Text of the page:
The zoot suit was originally a statement about creating a new wave of music and dress, but it also held significant political meaning. The flamboyant and colorful material indicated a desire to express oneself against the boring and somber slum lifestyle. The zoot suit provided young black and Mexican youth a sense of individualistic identity within their cultures and society as they discovered “highly charged emotional and symbolic meaning” through the movement, music, and dress.
The zoot suit typically included bright colored fabric, long coats that often reached the knees, wide flamboyant shoulders, and ruffled slacks. The arm and ankle areas were often much tighter than the rest of the fabric, giving the whole look a triangular shape.
Often the suit was paired with accessories such as chains and leather soled-shoes, which were typically worn to exaggerate and prove a point of rebellion against the wealth and status that many of these youth were unable to access due to their social and racial status.
The zoot suit was a form of expression as well as a sense of rebellion. However, the zoot suit riots proved that there was a counter force, largely white servicemen, that tried to stop any of the recent progress black and brown Americans have been making.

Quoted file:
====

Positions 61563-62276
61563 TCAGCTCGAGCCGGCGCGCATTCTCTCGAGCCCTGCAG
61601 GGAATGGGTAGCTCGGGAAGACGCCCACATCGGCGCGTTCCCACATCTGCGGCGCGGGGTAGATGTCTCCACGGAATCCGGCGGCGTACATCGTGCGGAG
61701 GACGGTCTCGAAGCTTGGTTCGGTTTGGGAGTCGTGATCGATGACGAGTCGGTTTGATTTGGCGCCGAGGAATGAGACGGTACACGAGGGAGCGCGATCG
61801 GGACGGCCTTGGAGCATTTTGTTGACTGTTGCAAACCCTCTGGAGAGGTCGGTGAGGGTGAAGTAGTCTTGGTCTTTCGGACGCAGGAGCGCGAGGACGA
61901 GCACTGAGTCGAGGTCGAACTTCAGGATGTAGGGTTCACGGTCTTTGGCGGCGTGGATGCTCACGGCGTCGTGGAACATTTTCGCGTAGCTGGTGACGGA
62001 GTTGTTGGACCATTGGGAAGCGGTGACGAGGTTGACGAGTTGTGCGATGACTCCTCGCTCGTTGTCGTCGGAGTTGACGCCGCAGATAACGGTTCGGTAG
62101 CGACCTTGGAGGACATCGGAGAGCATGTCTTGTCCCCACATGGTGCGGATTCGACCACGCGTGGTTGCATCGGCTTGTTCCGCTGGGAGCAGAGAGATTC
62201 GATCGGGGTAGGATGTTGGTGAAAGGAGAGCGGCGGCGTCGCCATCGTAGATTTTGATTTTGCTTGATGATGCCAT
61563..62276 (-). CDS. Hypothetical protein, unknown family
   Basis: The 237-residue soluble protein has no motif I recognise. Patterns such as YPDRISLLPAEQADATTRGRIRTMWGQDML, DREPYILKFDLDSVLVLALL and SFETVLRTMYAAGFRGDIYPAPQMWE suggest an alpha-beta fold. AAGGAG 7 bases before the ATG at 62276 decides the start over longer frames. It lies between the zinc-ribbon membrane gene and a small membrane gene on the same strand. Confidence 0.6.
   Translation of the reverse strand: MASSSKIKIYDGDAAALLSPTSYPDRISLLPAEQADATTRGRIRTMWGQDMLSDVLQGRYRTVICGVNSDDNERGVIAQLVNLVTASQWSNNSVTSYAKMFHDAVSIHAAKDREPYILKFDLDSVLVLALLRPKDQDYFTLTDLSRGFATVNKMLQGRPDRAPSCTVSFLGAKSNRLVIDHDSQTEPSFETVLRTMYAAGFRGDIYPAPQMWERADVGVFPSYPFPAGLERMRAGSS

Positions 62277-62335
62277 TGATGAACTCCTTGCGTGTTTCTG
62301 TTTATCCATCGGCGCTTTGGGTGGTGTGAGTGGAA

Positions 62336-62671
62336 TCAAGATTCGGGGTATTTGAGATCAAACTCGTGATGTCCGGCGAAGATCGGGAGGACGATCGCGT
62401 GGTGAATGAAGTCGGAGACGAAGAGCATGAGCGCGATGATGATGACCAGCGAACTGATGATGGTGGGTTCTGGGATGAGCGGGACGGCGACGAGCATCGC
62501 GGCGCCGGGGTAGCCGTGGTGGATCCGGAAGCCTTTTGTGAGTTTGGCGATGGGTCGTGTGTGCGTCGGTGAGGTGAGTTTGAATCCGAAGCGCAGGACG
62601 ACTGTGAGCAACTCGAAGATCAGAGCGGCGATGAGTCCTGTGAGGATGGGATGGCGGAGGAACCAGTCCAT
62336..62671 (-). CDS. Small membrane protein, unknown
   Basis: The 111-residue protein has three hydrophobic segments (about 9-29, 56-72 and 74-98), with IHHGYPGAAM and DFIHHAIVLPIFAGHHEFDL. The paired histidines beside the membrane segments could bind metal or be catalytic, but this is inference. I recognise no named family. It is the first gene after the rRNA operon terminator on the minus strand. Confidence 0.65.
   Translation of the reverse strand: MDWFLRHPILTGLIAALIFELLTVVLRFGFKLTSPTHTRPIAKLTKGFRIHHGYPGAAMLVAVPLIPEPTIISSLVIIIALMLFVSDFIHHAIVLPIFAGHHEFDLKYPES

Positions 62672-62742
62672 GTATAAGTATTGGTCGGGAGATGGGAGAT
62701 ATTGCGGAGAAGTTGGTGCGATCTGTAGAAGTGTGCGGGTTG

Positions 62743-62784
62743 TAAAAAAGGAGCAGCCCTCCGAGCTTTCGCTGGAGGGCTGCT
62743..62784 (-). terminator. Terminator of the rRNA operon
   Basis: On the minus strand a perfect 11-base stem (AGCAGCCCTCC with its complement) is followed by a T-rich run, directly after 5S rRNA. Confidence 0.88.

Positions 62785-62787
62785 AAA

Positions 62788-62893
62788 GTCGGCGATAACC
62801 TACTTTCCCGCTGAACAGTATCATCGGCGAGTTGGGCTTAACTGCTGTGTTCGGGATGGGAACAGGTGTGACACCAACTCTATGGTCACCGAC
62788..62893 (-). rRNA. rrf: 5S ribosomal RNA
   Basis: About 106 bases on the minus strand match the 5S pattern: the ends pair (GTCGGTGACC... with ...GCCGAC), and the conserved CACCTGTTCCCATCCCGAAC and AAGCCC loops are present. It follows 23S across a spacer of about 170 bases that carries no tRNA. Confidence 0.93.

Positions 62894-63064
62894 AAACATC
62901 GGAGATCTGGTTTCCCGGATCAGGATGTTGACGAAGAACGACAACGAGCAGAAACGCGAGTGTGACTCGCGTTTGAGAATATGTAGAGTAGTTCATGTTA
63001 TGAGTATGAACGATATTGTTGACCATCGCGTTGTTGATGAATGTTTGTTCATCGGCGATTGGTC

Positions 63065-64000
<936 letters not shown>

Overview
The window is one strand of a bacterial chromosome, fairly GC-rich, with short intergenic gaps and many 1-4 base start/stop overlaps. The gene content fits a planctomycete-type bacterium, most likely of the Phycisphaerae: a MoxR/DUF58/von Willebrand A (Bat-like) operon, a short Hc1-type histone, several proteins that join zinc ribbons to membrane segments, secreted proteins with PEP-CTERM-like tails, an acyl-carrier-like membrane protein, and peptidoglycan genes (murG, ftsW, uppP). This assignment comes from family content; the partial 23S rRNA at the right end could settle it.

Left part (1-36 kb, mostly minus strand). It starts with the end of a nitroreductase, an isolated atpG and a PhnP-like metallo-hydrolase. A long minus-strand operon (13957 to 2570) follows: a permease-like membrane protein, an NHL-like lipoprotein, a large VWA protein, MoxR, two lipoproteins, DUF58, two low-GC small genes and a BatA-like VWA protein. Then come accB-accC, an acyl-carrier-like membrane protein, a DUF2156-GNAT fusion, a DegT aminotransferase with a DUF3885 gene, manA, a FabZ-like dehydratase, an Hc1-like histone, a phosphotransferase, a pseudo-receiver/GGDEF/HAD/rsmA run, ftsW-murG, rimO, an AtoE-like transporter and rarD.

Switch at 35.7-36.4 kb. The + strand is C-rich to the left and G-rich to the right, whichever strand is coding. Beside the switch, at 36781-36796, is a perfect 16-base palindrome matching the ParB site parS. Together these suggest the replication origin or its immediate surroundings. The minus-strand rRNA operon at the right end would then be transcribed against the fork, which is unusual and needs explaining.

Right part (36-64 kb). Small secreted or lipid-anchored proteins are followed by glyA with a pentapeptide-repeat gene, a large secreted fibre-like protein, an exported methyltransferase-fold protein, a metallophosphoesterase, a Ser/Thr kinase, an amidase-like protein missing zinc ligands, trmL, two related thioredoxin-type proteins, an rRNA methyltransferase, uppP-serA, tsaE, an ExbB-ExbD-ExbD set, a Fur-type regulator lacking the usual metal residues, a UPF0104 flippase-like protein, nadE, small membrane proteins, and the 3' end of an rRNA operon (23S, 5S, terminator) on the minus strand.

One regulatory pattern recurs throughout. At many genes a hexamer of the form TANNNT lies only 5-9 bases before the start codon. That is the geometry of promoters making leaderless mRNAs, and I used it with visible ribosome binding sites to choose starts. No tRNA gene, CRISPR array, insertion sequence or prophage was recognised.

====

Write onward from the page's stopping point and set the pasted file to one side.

Importance of Women in the Chicana and Zoot Suit MovementsEdit
The urban, Mexican-American youth often called themselves “pachucos.” The female parallels were called “pachucas” and wore tight sweaters and relatively short, flared skirts, often paired with high hair-dos, large earrings, and heavy makeup.. Many young Mexican-American women who were not "pachucas" avoided these clothing styles and hairstyles in order to avoid being seen as troublemakers by whites. Some women even reported that they had heard of "pachucas" hiding knives in their hair.